Researching 5G exposure

ETAIN: Benefits and risks of 5G

How will we benefit from 5G? We are connected via phones, tablets, computers and other mobile devices 24/7. In this context, the fifth generation of wireless communication (5G) is in the spotlight. What are its benefits? What do we know about its downsides? Does it affect our health and the planet?

To address these knowledge gaps, the ETAIN project was set up. Funded by the European Commission (GA Nº101057216), the ETAIN project aims to develop and validate approaches to assess the impact of emerging technology from a planetary perspective, while exploring options for exposure reduction and interacting with citizens and stakeholders about exposure levels and possible associated risks. Following a citizen science paradigm, we will develop an app able to quantify one’s personal exposure to RF-EMF (Radiofrequency Electromagnetic Fields). 

Experimental studies to investigate 5G exposure 

The project is going to undertake a series of studies to investigate the impact on pollinators – mainly social and solitary bees – and other insects, humans, and the planet. ETAIN will study insect biodiversity, development, and fitness while being exposed to RF-EMFs. This will lead to the definition of four parameters: the wellbeing, health, behaviour and productivity of pollinators under RF-EMF (3G to 5G) exposure. 

Additionally, potential effects on insect biodiversity regarding this exposure will be investigated by conducting field sampling studies using insect traps on locations with different exposures. All of this work will be supported by new digital models of insects, that will be used to simulate the exposure and its resulting dose. In relation with human health, a special focus will be on short- and long-term effects of 5G EMF exposure on human skin and on the eye, since these organs are becoming particularly relevant biological targets. The project will explore the production of reactive oxygen species, inflammation, and changes in the global gene expression.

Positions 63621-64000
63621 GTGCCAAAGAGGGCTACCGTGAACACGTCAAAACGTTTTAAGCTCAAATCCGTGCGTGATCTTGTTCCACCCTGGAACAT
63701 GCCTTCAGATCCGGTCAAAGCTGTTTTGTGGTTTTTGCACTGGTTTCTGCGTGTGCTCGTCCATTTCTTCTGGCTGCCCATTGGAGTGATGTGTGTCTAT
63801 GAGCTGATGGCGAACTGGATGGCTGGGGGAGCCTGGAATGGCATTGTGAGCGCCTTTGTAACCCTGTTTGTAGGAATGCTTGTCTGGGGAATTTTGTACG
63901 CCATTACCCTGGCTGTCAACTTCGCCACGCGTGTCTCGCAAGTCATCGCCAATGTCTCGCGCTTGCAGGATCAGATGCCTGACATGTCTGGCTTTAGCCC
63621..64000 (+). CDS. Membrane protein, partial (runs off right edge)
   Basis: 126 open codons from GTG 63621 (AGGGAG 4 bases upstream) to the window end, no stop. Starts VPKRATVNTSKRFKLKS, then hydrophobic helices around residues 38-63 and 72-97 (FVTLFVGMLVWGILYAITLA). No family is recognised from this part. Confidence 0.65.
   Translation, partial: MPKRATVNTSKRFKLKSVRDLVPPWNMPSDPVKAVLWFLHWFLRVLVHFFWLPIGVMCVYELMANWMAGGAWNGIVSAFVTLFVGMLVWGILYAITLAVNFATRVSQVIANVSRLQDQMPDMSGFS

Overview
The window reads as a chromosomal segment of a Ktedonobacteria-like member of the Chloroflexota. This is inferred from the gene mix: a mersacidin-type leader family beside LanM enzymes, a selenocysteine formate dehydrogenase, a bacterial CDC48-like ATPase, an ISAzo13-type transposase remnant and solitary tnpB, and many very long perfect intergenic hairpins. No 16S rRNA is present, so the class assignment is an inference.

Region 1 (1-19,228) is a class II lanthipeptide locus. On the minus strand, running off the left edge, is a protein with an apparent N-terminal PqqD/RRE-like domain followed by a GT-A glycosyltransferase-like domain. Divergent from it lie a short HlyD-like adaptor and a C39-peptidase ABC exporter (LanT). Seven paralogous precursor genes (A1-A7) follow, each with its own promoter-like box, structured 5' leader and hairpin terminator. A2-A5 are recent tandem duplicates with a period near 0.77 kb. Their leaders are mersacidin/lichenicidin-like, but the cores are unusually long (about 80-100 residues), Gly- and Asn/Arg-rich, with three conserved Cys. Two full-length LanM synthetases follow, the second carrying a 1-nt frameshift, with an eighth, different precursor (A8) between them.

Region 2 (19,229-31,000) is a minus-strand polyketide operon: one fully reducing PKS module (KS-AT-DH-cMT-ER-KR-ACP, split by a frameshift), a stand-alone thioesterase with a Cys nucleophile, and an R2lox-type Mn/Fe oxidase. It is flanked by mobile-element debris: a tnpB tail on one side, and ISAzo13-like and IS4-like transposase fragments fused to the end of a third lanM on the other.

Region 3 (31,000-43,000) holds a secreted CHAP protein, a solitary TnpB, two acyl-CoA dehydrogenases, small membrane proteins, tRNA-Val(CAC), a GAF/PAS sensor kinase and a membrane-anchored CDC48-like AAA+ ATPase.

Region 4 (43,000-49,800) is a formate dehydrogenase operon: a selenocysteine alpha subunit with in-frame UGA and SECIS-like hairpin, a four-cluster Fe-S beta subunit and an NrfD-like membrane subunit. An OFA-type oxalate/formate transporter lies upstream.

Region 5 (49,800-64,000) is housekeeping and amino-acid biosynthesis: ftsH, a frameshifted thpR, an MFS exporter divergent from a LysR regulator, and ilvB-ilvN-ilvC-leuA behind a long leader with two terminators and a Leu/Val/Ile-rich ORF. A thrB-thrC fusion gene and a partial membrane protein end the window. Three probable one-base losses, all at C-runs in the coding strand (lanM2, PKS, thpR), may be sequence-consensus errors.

Communities at the heart of the ETAIN project 

Citizen science is another backbone of ETAIN. By co-creating a dedicated app and portal, citizens will be able to monitor relevant parameters on usage of their mobile phones and other devices. What’s more, this app will be built with citizens from the bottom up which will be an opportunity for them to get to know the project, its goals and the studied technology and share their thoughts, suggestions and ideas for improving the app.  

The citizen engagement strategy will be implemented around different participation hubs called Citizen Science Labs which will draw on co-design and user research methods while creating a space for researchers to collaborate with citizens and participants. Two labs will be initially established: one in Spain (Catalonia) focusing on the co-design of the app, and one in the Netherlands, for the portal. 

Partners from all over Europe with a common goal 

ETAIN, coordinated by the Utrecht University, and with the participation of Swiss TPH, Ghent University, Ideas for Change, Fields at Work, Eindhoven University of Technology, the Geoponiko Panepistimio Athinon,  (Agricultural University of Athens), the Centre National de la Recherche Scientifique, the Technologiko Panepistimio of Kyprou, Games for Health, Ellinikos Georgikos Organismos Dimitra and the Université de Montpellier, expects three wider impacts: 

  • Societal impact: Citizens will become more empowered to further understand RF-EMF in pursuit of a healthier living and working environment by knowing the direct and indirect effects of 5G exposure. 
  • Scientific impact: With new scientific evidence on the effects of 5G on human, ecosystem and planetary health, ETAIN will directly address the key scientific questions concerning the direct and indirect health effects of RF-EMF feeding into policies and regulations. 
  • Economic / Technological impact: The exposure maps, front-end reduction techniques, and exposure-aware networks planning tool will support mobile network and European 5G operators, hardware designers and optimizers to balance the need for low exposure to 5G with the increasing data demand resulting from more and more users and equipment connected to the Internet. 

More information about this project can be found at

This article was first published on Ideas for Change.

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